US stocks mostly fell in afternoon trading Wednesday after economic reports pointed to a sharp rise in retail sales and healthy industrial production, but also signs of rising inflation. The Dow Jones Industrial Average DJIA, + 0.04% was 6 points higher, close to 31,529. The S&P 500 SPX index, -0.31% fell 14 points to reach 3,919, 0.4% less. The Nasdaq Composite COMP, -0.91%, fell 143 points, or 1%, to trade near 13,904. On Tuesday, the Dow finished at a record high, but the S&P 500 and Nasdaq Composite indices broke through a two-day series of gains to finish lower. What drives the market? US retail sales figures for January offered the latest reading on consumer health amid the coronavirus pandemic, with crushing sales estimates and a 5.3% increase for the month, after a decline from 1% in December as COVID cases rose.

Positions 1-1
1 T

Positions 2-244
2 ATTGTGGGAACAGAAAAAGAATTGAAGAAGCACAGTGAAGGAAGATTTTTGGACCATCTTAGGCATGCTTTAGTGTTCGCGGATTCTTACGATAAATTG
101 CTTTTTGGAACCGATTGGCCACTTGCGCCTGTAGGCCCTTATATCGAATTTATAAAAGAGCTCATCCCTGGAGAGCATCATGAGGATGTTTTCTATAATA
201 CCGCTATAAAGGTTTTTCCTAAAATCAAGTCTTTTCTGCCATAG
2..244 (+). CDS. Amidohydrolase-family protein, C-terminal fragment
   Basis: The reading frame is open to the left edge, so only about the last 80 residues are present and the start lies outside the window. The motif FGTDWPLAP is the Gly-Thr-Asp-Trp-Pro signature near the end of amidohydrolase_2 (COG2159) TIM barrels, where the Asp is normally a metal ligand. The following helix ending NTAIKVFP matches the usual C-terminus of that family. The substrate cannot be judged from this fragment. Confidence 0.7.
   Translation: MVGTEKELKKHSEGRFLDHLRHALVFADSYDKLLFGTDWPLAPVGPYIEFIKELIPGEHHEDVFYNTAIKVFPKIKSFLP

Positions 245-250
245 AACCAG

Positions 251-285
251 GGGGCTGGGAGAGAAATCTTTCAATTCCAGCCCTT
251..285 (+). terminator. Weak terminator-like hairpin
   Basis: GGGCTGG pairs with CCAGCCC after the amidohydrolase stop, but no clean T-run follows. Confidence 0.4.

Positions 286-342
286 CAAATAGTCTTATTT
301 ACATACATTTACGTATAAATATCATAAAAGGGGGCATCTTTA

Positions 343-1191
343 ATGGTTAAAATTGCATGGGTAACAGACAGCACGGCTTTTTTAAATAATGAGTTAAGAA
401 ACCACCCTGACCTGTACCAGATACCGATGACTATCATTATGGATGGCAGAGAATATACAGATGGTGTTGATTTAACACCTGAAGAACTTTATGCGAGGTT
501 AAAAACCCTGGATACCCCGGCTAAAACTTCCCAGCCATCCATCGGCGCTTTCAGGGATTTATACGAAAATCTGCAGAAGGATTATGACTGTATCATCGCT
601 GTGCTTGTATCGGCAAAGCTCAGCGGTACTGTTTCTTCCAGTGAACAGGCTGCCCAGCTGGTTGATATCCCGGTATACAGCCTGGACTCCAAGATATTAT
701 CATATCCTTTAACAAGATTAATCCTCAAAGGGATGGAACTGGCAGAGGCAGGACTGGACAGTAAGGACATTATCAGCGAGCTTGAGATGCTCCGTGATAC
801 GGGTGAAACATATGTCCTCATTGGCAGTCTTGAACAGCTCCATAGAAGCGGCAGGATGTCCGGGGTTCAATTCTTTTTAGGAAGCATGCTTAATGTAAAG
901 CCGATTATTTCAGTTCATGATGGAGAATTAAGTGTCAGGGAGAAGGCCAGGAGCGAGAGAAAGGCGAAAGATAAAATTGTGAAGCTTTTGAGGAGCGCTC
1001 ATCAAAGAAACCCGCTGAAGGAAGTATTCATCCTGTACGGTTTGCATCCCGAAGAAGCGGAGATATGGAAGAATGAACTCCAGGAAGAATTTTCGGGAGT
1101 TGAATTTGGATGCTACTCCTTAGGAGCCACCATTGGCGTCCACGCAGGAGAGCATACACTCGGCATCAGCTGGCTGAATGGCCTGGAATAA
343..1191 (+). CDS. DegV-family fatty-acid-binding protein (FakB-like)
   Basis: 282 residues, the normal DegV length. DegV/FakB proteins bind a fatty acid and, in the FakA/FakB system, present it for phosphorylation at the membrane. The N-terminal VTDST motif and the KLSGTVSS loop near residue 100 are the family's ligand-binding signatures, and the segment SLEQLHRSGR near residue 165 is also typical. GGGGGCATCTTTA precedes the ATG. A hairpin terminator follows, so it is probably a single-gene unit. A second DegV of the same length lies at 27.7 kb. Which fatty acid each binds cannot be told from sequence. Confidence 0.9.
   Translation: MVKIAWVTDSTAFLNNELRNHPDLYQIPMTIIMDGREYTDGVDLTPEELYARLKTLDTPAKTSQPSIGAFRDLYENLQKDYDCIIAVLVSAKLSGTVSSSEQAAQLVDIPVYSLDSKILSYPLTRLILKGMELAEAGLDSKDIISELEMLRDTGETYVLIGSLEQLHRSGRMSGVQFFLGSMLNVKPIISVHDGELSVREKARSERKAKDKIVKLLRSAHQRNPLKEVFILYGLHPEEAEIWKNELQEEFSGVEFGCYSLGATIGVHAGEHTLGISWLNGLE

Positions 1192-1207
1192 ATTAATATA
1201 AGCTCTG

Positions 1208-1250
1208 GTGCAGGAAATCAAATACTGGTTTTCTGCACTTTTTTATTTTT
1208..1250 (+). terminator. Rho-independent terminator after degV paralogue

A separate report on industrial production from the Federal Reserve showed a 0.9% rise in January, also defeating economists’ forecasts for a 0.5% rise. Businesses restocked their inventories more than expected in December, but a reading on homebuilder sentiment was stronger than expected. However, the producer price index rose 1.3% in January, the biggest increase since the index underwent a major revision in 2009 and prices for services were included in the report. The wholesale inflation rate in the past 12 months rose to 1.7% from 0.8% in late 2020, not far from the pre-pandemic level of 2%. The data is helping boost US bond yields as investors also look to the prospect of increased fiscal stimulus from Congress and a decline in coronavirus cases. On Tuesday, the 10-dollar TMUBMUSD10Y 1.292% note yielded close to 1.30%, its highest level since February 26, according to Dow Jones Market Data. Yields, which are moving in the opposite direction to bond prices, rose further in early trading on Wednesday, but then fell back. Read: This is when rising bond yields will become a problem for the stock market “The retail sales figures were staggering and the PPI was very strong too, but we’ve had a string of lows months before that “said Peter Andersen, founder of Boston-based Andersen Capital Management. “It is too difficult to extrapolate based on a month. It could show pent-up demand, but the supply demand dynamics right now is still too difficult to filter out. I think it could show what the pent-up demand is once we’re done with the launch of the vaccine. We’re off to the races. “See: Why the stock market ‘worst case scenario’ hinges on these 3 ingredients In an interview with MarketWatch, Andersen said he was” really surprised by the attention investors are paying to bright items like bitcoin, space exploration, SPAC. “The market could use a little direction for more news on the progress of the vaccine, he said, but overall, aside from a few foamy areas, it’s not worrisome. Greg Marcus, managing director of UBS Private Wealth Management said the explanation for this week’s turmoil is a bit simpler: “Although rates are rising, they are still low,” he said. “Markets went too far, too fast.” Once the process of the vaccine comes at its own pace, Marcus told MarketWatch, the rest of the year “could feel like New Years Eve every day. I still believe that there is so much money on the sidelines and that consumers have saved or so much money and they are hoping to spend money again. ” He’s bullish on small and mid-cap stocks, as well as emerging market names. Meanwhile, freezing weather is posing trouble across much of the US, including Texas, leaving millions without power and nearly 75% of the lower 48 states under a layer of snow, The Wall Street Journal reported, citing the National Snow Analysis of the National Oceanic and Atmospheric Administration. report. The icy weather reduced US oil production and helped boost prices. In other economic reports, investors will be on the lookout for minutes from the January Federal Reserve policy meeting to be released at 2 p.m. ET and more clues on how the central bank will react to the economic improvement thanks to increased fiscal spending and effective vaccine launches. See: Fleeing from Big Cities Caused Suburban Home Prices to Spike: Will You Survive the Pandemic? Shares of Verizon Communications Inc. VZ rose 4.5% and Chevron Corp. CVX rallied 2.2% to set the pace for the Dow after Warren Buffett’s Berkshire Hathaway Inc. BRK.B revealed that it acquired large stakes in companies during the fourth quarter. Canadian cannabis company Sundial Growers Inc. SNDL filed a shelf registration with the Securities and Exchange Commission to issue up to $ 1 billion in securities over time. The shares fell more than 16% in midday trading. Medical device maker Medtronic PLC MDT, -1.52% said Wednesday that it is voluntarily recalling the unused Valiant Navion thoracic stent graft system and informing physicians to stop using the device immediately until further notice. The shares fell 1.2%. Energy Transfer LP ET announced on Wednesday an agreement to buy Enable Midstream Partners LP ENBL, -7.84% in a stock transaction valued at $ 7.2 billion. Shares of Analog Devices Inc. ADI, -0.32%, fell after the chipmaker beat earnings expectations and raised its dividends. Shares of Hilton Worldwide Holdings Inc. HLT, -0.25% changed little on Wednesday, after the hotel operator reported a surprise loss in the fourth quarter and revenues that fell more than expected, as the increase in cases COVID-19 and tightening travel restrictions interrupted the positive momentum seen in the summer and fall. Shopify Inc. SHOP, -1.40% of shares fell 7.1% despite better-than-expected quarterly results. What are other assets doing? The yield on the 10-year Treasury note TMUBMUSD10Y, 1,292% fell almost 4 basis points to 1,281% after a previous rise. The ICE US Dollar Index DXY, + 0.49%, a measure of the currency against a basket of six major rivals, was up 0.4%. Oil futures rose slightly as power disruptions continued across the country, with the US benchmark CL.1 index up 1.50%, up 0.6% to $ 60.42 barrel, staying above the key level of $ 60. GC00 Gold Futures, -1.53% plunged 1.1% to approximately $ 1,778.30 as bond yields rose. The pan-European Stoxx 600 SXXP index, -0.74%, closed 0.7% lower and the London UKX FTSE 100 stock index lost 0.6%. Markets in Hong Kong HSI, + 1.10% closed 1.1% higher, while Japan’s Nikkei 225 NIK index lost 0.6%. Read Next: Why the Stock Market ‘Worst Case’ Scenario Depends on These 3 Ingredients